“Don’t Dress for Dinner,” the little bon bon that French playwright Marc Camoletti dashed off after “Boeing-Boeing,” ran for seven years in Blighty, where auds dearly love a naughty French sex farce featuring philandering husbands, saucy mistresses and lots of well-oiled doors. After working up this high-gloss version of Robin Hawdon’s crafty adaptation at Chicago’s Royal George Theater a few years ago, veteran helmer John Tillinger brings it in with an A-list design team and a cast that knows how to negotiate the sublimely silly conventions of classic farce.
John Lee Beatty scores the first laugh with his grandly scaled and deliciously pretentious set design of a fastidiously restored barn a few hours from Paris in the French countryside. Besides the converted dairy, hay loft, hen house and pig sty, there’s a winding staircase to the master suite and plenty of doors belowstairs for slipping in and out of bedrooms.
The plot pretty much follows the template for a workable Gallic farce. Having established a solid alibi with his best friend Robert (Ben Daniels), philandering husband Bernard (Adam James) thinks he has safely packed off wife Jacqueline (Patricia Kalember) to her mother’s for the weekend, so he can frolic with mistress Suzanne (Jennifer Tilly). To set the mood, he has engaged chef Suzette (Spencer Kayden) to cater a romantic champagne dinner.
Complications initially arise when Jacqueline discovers that Robert, her own secret lover, will be staying at the house that weekend, prompting her to cancel her visit to her mother. Seeing the problem, Bernard directs Robert to claim Suzanne as his own mistress when she arrives from Paris.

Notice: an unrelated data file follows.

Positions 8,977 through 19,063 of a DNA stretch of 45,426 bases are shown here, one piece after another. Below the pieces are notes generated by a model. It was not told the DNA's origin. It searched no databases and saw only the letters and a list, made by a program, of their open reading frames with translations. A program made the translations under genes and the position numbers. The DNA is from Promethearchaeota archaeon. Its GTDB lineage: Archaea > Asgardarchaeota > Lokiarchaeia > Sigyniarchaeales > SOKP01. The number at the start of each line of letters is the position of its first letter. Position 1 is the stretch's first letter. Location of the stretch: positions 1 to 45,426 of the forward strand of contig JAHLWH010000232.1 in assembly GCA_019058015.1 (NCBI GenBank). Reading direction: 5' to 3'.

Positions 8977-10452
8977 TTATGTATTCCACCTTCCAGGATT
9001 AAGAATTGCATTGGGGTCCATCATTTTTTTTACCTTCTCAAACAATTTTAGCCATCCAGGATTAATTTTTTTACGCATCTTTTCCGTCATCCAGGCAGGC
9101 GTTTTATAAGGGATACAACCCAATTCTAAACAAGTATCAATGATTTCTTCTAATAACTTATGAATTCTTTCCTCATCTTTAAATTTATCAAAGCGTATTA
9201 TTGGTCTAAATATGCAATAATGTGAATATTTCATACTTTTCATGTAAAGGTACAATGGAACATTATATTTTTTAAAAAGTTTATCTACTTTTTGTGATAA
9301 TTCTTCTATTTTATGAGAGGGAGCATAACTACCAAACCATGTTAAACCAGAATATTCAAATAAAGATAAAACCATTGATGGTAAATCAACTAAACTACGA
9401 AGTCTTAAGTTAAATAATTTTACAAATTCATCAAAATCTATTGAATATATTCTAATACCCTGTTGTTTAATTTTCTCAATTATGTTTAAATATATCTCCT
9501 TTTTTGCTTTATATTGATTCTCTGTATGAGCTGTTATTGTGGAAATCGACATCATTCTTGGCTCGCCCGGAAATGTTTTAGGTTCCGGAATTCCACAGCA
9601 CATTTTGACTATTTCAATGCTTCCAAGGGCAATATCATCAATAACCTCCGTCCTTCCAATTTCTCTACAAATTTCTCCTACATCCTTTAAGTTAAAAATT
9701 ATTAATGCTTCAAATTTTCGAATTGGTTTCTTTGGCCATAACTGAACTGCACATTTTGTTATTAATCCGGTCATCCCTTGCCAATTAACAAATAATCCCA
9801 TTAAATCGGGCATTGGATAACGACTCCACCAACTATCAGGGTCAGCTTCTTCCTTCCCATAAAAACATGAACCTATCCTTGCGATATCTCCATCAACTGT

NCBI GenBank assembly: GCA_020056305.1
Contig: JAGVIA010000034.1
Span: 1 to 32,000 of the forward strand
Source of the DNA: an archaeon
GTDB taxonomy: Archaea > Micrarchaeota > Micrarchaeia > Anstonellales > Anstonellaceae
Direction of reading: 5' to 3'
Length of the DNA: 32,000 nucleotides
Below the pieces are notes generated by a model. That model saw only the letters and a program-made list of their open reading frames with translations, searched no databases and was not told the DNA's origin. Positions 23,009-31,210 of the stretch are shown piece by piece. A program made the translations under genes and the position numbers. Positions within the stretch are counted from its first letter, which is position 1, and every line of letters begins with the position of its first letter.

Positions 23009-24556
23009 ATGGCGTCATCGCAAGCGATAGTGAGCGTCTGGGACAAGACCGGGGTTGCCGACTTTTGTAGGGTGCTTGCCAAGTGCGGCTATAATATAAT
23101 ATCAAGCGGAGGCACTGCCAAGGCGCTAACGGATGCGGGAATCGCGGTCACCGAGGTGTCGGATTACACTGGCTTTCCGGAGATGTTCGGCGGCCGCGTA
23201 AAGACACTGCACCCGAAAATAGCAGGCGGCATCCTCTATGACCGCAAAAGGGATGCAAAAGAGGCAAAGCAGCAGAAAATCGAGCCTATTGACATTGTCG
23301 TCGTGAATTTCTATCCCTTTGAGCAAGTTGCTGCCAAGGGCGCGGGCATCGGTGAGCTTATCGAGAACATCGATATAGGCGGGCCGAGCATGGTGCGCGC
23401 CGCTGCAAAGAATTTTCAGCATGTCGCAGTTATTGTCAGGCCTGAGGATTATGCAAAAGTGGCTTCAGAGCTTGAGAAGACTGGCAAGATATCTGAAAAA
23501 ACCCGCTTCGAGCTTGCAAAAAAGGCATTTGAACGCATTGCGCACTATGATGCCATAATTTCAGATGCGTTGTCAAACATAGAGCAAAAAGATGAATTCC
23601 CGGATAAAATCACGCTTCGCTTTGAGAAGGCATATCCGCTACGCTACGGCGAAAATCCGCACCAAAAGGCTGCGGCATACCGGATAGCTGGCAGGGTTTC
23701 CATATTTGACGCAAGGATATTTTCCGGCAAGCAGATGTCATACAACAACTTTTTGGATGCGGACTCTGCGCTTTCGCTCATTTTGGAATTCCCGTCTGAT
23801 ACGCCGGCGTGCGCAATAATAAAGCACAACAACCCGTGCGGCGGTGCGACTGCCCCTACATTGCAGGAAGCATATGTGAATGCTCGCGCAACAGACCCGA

But, never having met Suzanne the mistress, Robert mistakenly latches onto Suzette the chef when she shows up at the door, and, after paying her the bribe she demands, presents her as his paramour. For different reasons, Bernard and Jacqueline are both taken aback by this awkward mixup, which becomes even more confusing when Suzanne shows up and is hastily directed to play the part of the cook.
“Once these basic mechanics are in place, the action (mostly) rises and (occasionally) falls on the cleverness of the plot twists and the adroitness of the cast in pulling them off.
For the most part, Tillinger goes for the standard routines to pile on the comic chaos: mistaken identities, double-entendres, soda-water spritzes, conversations conducted at cross-purposes, and scantily dressed people tiptoeing in and out of bedrooms in the middle of the night. The bed-hopping is best carried off by Jennifer Tilly, who is wonderfully vulgar as the shameless Suzanne.
But one truly inspired bit of lunacy is the manic tango — no broad parody, but a smartly executed comic turn — that Robert and Suzette dance after getting properly soused in the kitchen. Kayden makes a captivating clown with her droll “French” accent and haughty air of Parisian disdain. She’s a love match with Daniels, a classically trained British thesp (seen on this side of the pond in “Les Liaisons Dangereuses”) whose panicked moves and look of desperation make a lovable patsy of Robert.
Making his Broadway debut, Adam James is perfectly fine, if a bit subdued, as Bernard. David Aron Damane gets his laughs as Suzette’s beefy husband, George. And Patricia Kalember deserves a medal for keeping a straight face as Jacqueline, the long-suffering wife who takes the perfect revenge for her husband’s shenanigans.